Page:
Security researchers attention goes to the Bluetooth bug in iPhone. On Friday, Symantec's DeepSight threat network team pointed out the vulnerability in an advisory to customers.
According to the security team, the Bluetooth flaw occurs when malicious SDP (Service Discovery Protocol) packets are handled. Thus, any attacker within Bluetooth range can exploit the vulnerability remotely and execute arbitrary code on the device.
In order to exploit the iPhone Bluetooth vulnerability, the Bluetooth MAC must be known. However, with iPhone this is extremely easy. The iPhone Bluetooth MAC address is always one less than the Wi-Fi interface's MAC address. So, a standard WiFi sniffer does the job here.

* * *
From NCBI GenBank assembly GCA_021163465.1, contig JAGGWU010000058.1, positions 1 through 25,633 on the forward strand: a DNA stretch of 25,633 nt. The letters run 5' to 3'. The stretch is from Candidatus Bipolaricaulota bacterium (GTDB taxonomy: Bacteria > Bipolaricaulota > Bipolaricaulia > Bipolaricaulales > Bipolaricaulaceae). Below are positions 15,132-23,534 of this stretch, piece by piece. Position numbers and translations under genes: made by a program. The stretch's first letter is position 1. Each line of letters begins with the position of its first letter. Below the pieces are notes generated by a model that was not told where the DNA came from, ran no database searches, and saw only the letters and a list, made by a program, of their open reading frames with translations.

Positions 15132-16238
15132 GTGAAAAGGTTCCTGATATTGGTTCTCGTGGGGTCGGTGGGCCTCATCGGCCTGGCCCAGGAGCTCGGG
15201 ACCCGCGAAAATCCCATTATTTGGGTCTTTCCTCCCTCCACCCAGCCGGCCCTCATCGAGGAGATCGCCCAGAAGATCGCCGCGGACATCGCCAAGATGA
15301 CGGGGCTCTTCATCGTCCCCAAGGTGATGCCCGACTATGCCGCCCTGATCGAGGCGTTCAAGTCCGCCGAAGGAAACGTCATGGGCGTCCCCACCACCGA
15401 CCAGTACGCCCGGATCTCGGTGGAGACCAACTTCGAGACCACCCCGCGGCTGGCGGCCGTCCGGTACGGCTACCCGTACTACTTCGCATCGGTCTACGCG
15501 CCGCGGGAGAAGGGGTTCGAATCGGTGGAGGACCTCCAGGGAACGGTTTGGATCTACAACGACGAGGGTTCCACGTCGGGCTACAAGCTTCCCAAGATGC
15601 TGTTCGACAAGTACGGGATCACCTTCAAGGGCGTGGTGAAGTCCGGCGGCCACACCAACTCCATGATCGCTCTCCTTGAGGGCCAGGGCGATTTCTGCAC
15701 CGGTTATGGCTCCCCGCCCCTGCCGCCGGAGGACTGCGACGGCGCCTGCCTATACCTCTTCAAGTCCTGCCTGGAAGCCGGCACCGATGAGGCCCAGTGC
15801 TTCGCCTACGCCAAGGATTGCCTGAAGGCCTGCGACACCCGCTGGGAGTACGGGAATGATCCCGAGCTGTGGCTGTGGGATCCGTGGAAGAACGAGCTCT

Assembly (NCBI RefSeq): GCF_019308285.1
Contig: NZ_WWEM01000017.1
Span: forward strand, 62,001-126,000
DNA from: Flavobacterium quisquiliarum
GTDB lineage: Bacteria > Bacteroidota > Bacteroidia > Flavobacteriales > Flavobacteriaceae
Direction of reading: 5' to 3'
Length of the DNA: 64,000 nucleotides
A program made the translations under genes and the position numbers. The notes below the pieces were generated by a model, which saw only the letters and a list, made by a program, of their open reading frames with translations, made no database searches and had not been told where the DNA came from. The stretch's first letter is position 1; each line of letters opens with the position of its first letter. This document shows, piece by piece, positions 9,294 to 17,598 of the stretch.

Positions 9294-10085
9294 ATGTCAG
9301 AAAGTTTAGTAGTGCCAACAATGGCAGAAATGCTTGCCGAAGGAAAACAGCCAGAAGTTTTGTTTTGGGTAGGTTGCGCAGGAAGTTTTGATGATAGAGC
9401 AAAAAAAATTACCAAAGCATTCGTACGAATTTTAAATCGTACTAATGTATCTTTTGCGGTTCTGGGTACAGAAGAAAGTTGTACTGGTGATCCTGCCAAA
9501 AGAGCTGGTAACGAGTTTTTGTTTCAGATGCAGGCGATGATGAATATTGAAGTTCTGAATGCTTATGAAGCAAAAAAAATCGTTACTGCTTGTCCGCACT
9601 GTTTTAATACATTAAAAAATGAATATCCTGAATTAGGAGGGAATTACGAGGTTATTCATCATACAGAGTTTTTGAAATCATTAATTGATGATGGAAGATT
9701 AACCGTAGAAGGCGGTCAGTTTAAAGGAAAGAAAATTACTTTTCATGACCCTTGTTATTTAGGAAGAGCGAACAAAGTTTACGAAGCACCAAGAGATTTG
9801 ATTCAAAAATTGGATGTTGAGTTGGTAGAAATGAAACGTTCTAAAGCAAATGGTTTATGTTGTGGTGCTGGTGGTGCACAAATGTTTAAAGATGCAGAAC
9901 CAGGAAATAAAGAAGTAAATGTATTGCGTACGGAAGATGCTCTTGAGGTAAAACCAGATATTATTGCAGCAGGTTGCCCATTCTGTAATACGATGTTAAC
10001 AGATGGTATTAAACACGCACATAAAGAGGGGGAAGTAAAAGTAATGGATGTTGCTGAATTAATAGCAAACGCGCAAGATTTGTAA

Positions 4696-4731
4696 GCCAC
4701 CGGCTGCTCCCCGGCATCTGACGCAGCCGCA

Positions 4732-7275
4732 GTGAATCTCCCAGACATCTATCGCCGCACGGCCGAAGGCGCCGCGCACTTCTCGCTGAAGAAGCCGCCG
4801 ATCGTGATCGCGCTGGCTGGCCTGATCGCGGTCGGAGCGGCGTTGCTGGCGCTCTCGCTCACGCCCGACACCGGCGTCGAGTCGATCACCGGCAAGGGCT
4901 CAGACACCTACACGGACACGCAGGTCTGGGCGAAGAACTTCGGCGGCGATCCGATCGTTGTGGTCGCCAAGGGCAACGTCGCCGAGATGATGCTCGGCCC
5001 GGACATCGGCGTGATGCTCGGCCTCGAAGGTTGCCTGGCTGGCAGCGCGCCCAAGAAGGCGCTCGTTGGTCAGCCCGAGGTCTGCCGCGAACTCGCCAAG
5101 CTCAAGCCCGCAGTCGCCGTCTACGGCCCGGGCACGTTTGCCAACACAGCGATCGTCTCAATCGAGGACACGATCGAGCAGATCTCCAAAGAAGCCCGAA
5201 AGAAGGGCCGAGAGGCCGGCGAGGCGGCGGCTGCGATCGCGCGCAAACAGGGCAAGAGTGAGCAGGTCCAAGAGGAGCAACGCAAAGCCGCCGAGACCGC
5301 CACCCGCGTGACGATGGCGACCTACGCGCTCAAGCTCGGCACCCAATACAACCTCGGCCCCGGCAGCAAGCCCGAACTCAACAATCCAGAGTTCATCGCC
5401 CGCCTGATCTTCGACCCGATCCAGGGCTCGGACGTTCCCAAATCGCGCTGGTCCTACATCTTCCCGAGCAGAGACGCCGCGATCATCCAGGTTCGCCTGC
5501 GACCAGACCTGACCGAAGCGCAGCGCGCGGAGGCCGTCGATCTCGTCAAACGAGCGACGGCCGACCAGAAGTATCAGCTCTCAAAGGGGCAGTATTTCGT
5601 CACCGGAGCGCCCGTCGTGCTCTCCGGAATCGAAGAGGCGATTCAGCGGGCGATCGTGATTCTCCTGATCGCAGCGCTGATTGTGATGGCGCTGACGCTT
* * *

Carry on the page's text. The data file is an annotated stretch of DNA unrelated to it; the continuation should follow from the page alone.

According to Apple's security advisory, the Bluetooth vulnerability was discovered and reported by Kevin Mahaffey and John Hering of Flexillis Inc., a Los Angeles-based company that specializes in mobile security development and consulting.
Most people do not consider Bluetooth vulnerabilities seriously. This can be attributed to the belief that Bluetooth is not a long-range wireless technology. However, possible working range of Bluetooth is far longer than most people believe. With specialized antennas it is possible to achieve 200-300 meters, sometimes even more.